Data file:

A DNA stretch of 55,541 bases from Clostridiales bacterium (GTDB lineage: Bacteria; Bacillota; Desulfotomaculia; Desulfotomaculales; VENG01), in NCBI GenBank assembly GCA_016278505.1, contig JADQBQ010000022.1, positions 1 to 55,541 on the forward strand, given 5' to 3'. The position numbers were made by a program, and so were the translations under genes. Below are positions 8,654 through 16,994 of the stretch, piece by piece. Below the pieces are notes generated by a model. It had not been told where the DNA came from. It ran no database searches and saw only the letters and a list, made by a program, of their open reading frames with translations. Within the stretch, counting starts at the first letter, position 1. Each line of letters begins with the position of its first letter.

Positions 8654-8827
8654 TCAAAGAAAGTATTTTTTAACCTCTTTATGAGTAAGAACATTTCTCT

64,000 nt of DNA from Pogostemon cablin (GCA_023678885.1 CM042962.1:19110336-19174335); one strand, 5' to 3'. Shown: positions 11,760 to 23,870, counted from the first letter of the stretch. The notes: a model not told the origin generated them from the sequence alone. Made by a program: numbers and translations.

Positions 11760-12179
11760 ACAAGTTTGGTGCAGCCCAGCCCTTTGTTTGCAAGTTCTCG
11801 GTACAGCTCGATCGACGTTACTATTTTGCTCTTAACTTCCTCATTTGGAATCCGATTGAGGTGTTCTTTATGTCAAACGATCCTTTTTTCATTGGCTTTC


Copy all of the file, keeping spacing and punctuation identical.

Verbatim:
A DNA stretch of 55,541 bases from Clostridiales bacterium (GTDB lineage: Bacteria; Bacillota; Desulfotomaculia; Desulfotomaculales; VENG01), in NCBI GenBank assembly GCA_016278505.1, contig JADQBQ010000022.1, positions 1 to 55,541 on the forward strand, given 5' to 3'. The position numbers were made by a program, and so were the translations under genes. Below are positions 8,654 through 16,994 of the stretch, piece by piece. Below the pieces are notes generated by a model. It had not been told where the DNA came from. It ran no database searches and saw only the letters and a list, made by a program, of their open reading frames with translations. Within the stretch, counting starts at the first letter, position 1. Each line of letters begins with the position of its first letter.

Positions 8654-8827
8654 TCAAAGAAAGTATTTTTTAACCTCTTTATGAGTAAGAACATTTCTCT

64,000 nt of DNA from Pogostemon cablin (GCA_023678885.1 CM042962.1:19110336-19174335); one strand, 5' to 3'. Shown: positions 11,760 to 23,870, counted from the first letter of the stretch. The notes: a model not told the origin generated them from the sequence alone. Made by a program: numbers and translations.

Positions 11760-12179
11760 ACAAGTTTGGTGCAGCCCAGCCCTTTGTTTGCAAGTTCTCG
11801 GTACAGCTCGATCGACGTTACTATTTTGCTCTTAACTTCCTCATTTGGAATCCGATTGAGGTGTTCTTTATGTCAAACGATCCTTTTTTCATTGGCTTTC